The IRS counters that neither the IRM nor the regulation requires the IRS to treat the retirement account strictly as a source of income. In a situation in which the taxpayers argue for special circumstances, the IRS should consider additional factors such as age, employment status, medical issues, number and health of dependents and ability to earn a living. The Settlement Officer in Appeals states in her report that the special circumstances were considered but did not provide a basis for accepting the offer since the Whittakers had no long-term illnesses and were not living on a fixed income.

The Court acknowledges that reasoning does not create an erroneous view of the law or facts but also notes a problem for the IRS:

this reasoning [the information in the report] didn’t make it into the notice of determination, no matter that it is reasonably clear in the administrative record as a whole. There is some ambiguity in the law here — we typically say that we confine our review to the reasoning in the notice of determination, but administrative-law cases more generally do let a reviewing court “uphold a decision of less than ideal clarity if the agency’s path may reasonably be discerned.”

The Court then moves on to look at the home equity situation.

The [OIC] Unit adopted the county’s assessed value of the Whittakers’ home in its analysis of the OIC. It figured that the quick sale value12 of the home was $194,400. The Whittakers had a mortgage for $85,237, and so a net equity of $109,163. This analysis, however, ignored the Whittakers’ contention that the home was worth less than its assessed value due to its condition as well as their contention that they are unable to tap that equity because of the restrictive terms of their mortgage. The settlement officer did not address these arguments, but disregarded them and adopted the Unit’s valuation.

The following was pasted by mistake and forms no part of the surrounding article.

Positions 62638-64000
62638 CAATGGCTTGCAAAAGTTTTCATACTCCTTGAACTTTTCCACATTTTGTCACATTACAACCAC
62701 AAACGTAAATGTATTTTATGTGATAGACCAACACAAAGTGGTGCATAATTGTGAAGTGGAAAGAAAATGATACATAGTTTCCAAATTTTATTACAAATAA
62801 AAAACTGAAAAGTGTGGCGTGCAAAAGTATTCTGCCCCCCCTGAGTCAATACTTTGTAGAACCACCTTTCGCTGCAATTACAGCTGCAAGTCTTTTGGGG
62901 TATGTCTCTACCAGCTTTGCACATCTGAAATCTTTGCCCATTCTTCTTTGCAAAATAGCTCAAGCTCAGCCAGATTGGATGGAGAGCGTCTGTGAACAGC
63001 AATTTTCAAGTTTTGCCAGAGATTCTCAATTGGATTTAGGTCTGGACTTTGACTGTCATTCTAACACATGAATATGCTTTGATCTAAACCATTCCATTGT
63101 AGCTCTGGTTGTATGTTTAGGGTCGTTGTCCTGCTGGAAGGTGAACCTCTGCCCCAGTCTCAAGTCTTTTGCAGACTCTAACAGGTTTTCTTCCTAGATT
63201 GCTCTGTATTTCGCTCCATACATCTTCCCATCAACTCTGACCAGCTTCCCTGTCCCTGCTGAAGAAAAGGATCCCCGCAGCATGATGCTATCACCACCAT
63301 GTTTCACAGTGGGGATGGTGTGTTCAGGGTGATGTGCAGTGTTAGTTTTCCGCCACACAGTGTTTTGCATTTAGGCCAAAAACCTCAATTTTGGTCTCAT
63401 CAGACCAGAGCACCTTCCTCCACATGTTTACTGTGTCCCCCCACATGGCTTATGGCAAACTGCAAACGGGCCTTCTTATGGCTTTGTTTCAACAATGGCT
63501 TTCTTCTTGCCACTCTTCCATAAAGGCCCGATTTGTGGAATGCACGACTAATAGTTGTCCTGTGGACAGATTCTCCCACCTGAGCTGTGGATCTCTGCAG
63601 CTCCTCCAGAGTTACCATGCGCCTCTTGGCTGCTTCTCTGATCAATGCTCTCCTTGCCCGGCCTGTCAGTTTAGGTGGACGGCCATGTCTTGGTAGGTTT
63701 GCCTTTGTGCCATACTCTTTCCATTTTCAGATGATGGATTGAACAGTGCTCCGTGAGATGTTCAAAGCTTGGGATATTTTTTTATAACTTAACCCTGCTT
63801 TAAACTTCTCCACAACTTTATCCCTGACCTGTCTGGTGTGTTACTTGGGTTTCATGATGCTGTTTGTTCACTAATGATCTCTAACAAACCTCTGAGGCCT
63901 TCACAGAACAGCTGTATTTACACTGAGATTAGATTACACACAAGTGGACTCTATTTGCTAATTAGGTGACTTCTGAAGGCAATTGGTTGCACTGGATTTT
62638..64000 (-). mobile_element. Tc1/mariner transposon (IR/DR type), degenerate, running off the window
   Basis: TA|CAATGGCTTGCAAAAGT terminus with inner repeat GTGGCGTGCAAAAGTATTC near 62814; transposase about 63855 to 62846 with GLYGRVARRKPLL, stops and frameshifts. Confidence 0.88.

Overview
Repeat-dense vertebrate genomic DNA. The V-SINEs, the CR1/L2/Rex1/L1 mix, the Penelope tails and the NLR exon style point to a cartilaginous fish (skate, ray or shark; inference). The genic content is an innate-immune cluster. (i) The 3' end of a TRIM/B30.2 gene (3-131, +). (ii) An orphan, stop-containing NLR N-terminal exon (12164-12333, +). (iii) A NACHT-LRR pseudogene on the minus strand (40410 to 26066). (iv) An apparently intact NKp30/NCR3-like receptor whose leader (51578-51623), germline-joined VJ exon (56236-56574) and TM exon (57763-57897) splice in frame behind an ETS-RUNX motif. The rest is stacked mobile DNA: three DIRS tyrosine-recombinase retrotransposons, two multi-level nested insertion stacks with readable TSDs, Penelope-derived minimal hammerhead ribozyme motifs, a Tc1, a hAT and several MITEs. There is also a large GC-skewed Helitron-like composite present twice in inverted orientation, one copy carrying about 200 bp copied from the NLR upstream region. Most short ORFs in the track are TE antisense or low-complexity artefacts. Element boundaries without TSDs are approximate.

The Whittakers argue that the home was not worth its assessed amount because it was in bad shape. They further argue that they cannot borrow against the home both because they lack the ability to make the loan payments that would result and because the existing loan documents prohibit such a borrowing. The Court takes the IRS to task for not following up on the Whittakers claims regarding their inability to refinance the house:

The IRS does need to take problems with possible refinancing a home seriously. For example, in Antioco, 105 T.C.M. (CCH) at 1236, [see post here and prior posts] the taxpayer submitted proof of her attempts to refinance after the settlement officer asked for such documents to help the officer make her determination. Here, although the Whittakers didn’t submit such proof, [*12] they said that they would and could if the settlement officer had only asked. The Whittakers have a point — there’s nothing in the administrative record that states or even suggests that the examiner at the Unit or the settlement officer during the CDP hearing asked for any information in addition to the appraised value. The settlement officer noted that she “advised [the Whittakers’ lawyer] that the special circumstances were considered; but did not warrant acceptance of the offer” and that she “was not going to remove the equity for the investment because the taxpayers can fully pay with one of the retirement accounts; plus, the taxpayers have over $100,000 in equity in the home.” There’s no evidence in the record of any consideration of the Whittakers’ arguments on this point.

This is where the CDP process provides a very tangible benefit to all taxpayers because it interjects a judicial overview on a process otherwise completely within the control of the IRS, as Les discussed recently in the Pitt Tax Review.  This does not mean the taxpayer will always win, see e.g. this post discussing a loss by the taxpayer, but it does mean that all taxpayers win by getting a window into the thinking about what is appropriate.

The Court finds that the Settlement Officer’s conclusion regarding the equity in the home and the Whittakers ability to tap into that equity was clearly erroneous. Because of that finding the SOs use of that equity in calculating their reasonable collection potential was an abuse of discretion.